Posted in Haiga

Kaji Aso’s Dancing Crabs

crabs

dance crabs
under the full moon
until you become a skeleton

© Kaji Aso (1936-2006) (Japan)

Before discussing this haiga (art plus poetry), I will supply some biographical information about the artist and poet.

Kaji Aso was born in Tokyo, Japan in 1936. He received an BFA in Painting and MFA in Printmaking at the Tokyo University of Art. But he was not only an artist; he was also a teacher, singer, adventurer, poet, and philosopher. All those who speak of Kaji Aso use the words “renaissance man” to capture his many accomplishments and his boundless spirit.

In 1972, he founded the Kaji Aso Studio Institute for the Arts in Boston, MA. Here he brought together Japanese and western culture: visual art, music, poetry, philosophy, theater, and good food. He also designed and built the first Japanese teahouse in Boston, where he presided as tea master. For thirty-three years, Kaji Aso was also a professor at the School of the Museum of Fine Arts, Boston. His art is part of the permanent collections of many museums around the world, including the Museum of Fine Arts, Boston; the National Museum of Modern Art, Tokyo;  the Museum of Modern Art, NY; National Museum of Czechoslovakia;  the State Pushkin Museum, Moscow and Padua Museum of Fine Arts, Italy. Thirteen of his works are registered as Japanese National Properties.

As a talented tenor, Kaji Aso performed opera and Italian and Japanese songs. He ran in thirty-six Boston Marathons and led kayak expeditions down some of the longest rivers in the world including the Mississippi, the Nile, and the Volga.

Although haiku was just one of his many special gifts, Kaji Aso very often expressed the wisdom of his beliefs in haiku and did a lot of haiku illustrations. He organized and took an active part in many seminars and lectures about Japanese art, haiku, sumi painting and calligraphy. With countless awards and publications attributed to him, he can be rightly called a legend. [Adapted from The Living Haiku Anthology]

Commentary

In the art, we can notice the moon at the top, with the haiku written in an accented way to take in the haiku slowly. The crabs below the haiku are shown dancing by the dots below them. This type of painting is not exacting, but rather an approach is taken to capture the spirit of what is seen. This relates to wabi-sabi, allowing imperfections to be and seeing the beauty in them. Sumi art is more of a sketch of life, rather than an exact showcasing of it.

Though the art seems simple, we can get a poignant feeling from it. I perceive joy and austerity in the blots and lines of the ink. It gives off vibrations of spirituality, but also a pure simplicity that makes one joyful when viewing it.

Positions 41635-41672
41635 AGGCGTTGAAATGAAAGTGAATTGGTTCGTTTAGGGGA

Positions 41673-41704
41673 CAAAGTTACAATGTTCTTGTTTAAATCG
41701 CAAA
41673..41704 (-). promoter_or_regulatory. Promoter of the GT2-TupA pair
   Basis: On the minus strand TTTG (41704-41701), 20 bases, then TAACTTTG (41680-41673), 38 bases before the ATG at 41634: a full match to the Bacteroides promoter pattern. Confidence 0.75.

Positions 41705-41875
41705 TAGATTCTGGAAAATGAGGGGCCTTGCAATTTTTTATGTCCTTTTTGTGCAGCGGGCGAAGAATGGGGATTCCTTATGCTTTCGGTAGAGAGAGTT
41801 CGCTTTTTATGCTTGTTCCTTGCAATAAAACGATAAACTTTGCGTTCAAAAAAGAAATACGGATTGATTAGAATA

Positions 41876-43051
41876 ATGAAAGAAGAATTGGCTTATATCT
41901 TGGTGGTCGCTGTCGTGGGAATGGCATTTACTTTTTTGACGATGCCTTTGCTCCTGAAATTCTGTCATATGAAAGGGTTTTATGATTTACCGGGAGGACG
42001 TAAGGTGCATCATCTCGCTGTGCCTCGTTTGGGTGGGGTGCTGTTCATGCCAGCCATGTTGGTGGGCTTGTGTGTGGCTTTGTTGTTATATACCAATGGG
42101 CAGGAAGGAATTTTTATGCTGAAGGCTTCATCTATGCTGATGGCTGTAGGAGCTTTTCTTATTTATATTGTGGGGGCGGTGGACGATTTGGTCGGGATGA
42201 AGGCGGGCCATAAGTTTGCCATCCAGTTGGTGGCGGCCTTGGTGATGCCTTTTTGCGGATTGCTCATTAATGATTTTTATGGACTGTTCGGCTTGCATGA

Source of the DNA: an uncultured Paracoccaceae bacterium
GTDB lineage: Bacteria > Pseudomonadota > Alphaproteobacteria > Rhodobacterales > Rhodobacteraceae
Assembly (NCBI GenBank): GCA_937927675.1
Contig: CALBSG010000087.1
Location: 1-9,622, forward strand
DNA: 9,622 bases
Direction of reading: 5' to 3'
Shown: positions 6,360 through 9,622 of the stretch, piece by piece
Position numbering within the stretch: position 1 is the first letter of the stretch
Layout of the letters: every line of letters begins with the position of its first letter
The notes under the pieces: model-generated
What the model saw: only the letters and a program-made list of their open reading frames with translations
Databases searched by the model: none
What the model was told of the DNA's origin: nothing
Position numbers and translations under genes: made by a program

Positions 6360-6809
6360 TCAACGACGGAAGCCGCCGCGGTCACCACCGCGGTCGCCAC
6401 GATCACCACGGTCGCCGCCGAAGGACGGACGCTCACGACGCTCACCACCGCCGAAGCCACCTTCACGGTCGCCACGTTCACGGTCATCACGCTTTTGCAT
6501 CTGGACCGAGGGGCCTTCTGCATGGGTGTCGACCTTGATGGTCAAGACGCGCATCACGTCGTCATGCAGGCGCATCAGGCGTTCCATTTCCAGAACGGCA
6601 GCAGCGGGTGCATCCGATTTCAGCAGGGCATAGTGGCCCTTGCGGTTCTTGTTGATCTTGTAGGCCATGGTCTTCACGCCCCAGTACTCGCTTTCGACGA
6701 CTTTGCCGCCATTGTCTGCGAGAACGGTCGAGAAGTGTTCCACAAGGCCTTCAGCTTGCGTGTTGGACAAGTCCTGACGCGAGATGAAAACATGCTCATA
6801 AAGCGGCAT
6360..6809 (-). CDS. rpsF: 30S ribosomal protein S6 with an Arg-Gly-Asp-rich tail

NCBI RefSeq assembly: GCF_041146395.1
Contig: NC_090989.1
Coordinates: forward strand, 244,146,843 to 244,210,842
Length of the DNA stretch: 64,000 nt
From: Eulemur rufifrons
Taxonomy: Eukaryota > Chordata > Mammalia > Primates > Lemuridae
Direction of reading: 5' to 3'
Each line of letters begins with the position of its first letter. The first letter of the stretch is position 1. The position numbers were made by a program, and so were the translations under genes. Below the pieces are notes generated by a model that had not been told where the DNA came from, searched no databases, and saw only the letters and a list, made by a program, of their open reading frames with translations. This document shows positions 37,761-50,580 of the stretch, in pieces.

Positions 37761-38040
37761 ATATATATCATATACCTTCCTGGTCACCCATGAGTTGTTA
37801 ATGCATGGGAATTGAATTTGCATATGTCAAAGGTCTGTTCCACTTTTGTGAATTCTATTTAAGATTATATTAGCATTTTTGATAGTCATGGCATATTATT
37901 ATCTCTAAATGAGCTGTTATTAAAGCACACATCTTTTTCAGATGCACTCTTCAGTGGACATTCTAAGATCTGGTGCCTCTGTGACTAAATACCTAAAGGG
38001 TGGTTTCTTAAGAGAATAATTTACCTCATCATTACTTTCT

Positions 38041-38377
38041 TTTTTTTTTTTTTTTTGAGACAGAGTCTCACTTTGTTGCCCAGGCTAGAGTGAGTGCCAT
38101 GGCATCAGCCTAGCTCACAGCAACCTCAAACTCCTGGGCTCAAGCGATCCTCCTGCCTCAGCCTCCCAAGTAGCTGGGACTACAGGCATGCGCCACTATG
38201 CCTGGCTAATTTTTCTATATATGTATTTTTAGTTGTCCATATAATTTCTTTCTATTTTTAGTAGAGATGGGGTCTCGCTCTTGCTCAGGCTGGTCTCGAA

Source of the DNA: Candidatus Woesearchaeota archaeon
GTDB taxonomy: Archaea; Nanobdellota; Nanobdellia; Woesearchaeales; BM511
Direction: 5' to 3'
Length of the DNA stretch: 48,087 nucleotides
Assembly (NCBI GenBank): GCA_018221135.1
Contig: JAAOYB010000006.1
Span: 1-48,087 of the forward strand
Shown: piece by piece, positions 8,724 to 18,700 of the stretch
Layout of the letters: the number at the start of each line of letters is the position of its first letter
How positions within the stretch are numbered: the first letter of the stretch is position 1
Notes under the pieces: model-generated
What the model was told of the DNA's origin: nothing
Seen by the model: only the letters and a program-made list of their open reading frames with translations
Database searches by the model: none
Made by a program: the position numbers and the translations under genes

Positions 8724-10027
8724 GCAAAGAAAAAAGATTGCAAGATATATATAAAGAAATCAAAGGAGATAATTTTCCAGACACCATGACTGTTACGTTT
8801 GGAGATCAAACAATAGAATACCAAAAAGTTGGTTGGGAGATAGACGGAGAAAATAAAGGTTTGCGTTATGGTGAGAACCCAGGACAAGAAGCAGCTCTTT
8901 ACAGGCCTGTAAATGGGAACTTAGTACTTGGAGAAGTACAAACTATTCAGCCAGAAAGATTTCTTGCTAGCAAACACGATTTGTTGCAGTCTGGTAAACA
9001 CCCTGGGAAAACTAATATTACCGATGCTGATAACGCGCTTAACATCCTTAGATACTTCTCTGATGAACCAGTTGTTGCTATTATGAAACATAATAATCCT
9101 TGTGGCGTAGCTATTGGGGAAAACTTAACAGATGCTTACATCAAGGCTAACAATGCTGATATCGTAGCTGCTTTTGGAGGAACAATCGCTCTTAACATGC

The feeling the art exudes compliments the mood of the haiku. Though the art does not show the crabs as skeletons, it shows their dancing and allows us to feel the mysticism of the haiku more.

In terms of the haiku, each line is striking and wakes one up to the moment. Though the haiku can be taken literally, I believe it has a spiritual mood.

Crabs are a reference to different seasons, but most commonly, they reference summer. It would make sense that they would be dancing if it is summer.

The full moon has so much symbolism in Japan that it is hard to define it in a few short lines. But the full moon can mean complete enlightenment, the absolute truth, and even specific mystical beings. In the context of this haiku, I feel the full moon is in a sense luring the crabs into a mystical experience, and that the poet suggests the crabs to give up the attachment of their bodies. The poet recognizes the crabs as seekers of truth when they dance under the full moon, and is instructing the crabs as he would students of Zen or other forms of spiritual practices. There is no sense of division of the human and natural world in the mind of the poet.

We get a contrast of the full moon and the skeleton. This juxtaposition, though it seems obvious after a few readings, does not seem apparent quickly. This is because the starkness of the moment described is so strong, that the reader does not consider the aesthetic of it at first.

A masterful haiga by an enormously talented artist and poet.

– Nicholas Klacsanzky

 

 

Advertisements

Author:

Meditator, writer, editor, musician.

Leave a Reply

Fill in your details below or click an icon to log in:

WordPress.com Logo

You are commenting using your WordPress.com account. Log Out / Change )

Twitter picture

You are commenting using your Twitter account. Log Out / Change )

Facebook photo

You are commenting using your Facebook account. Log Out / Change )

Google+ photo

You are commenting using your Google+ account. Log Out / Change )

Connecting to %s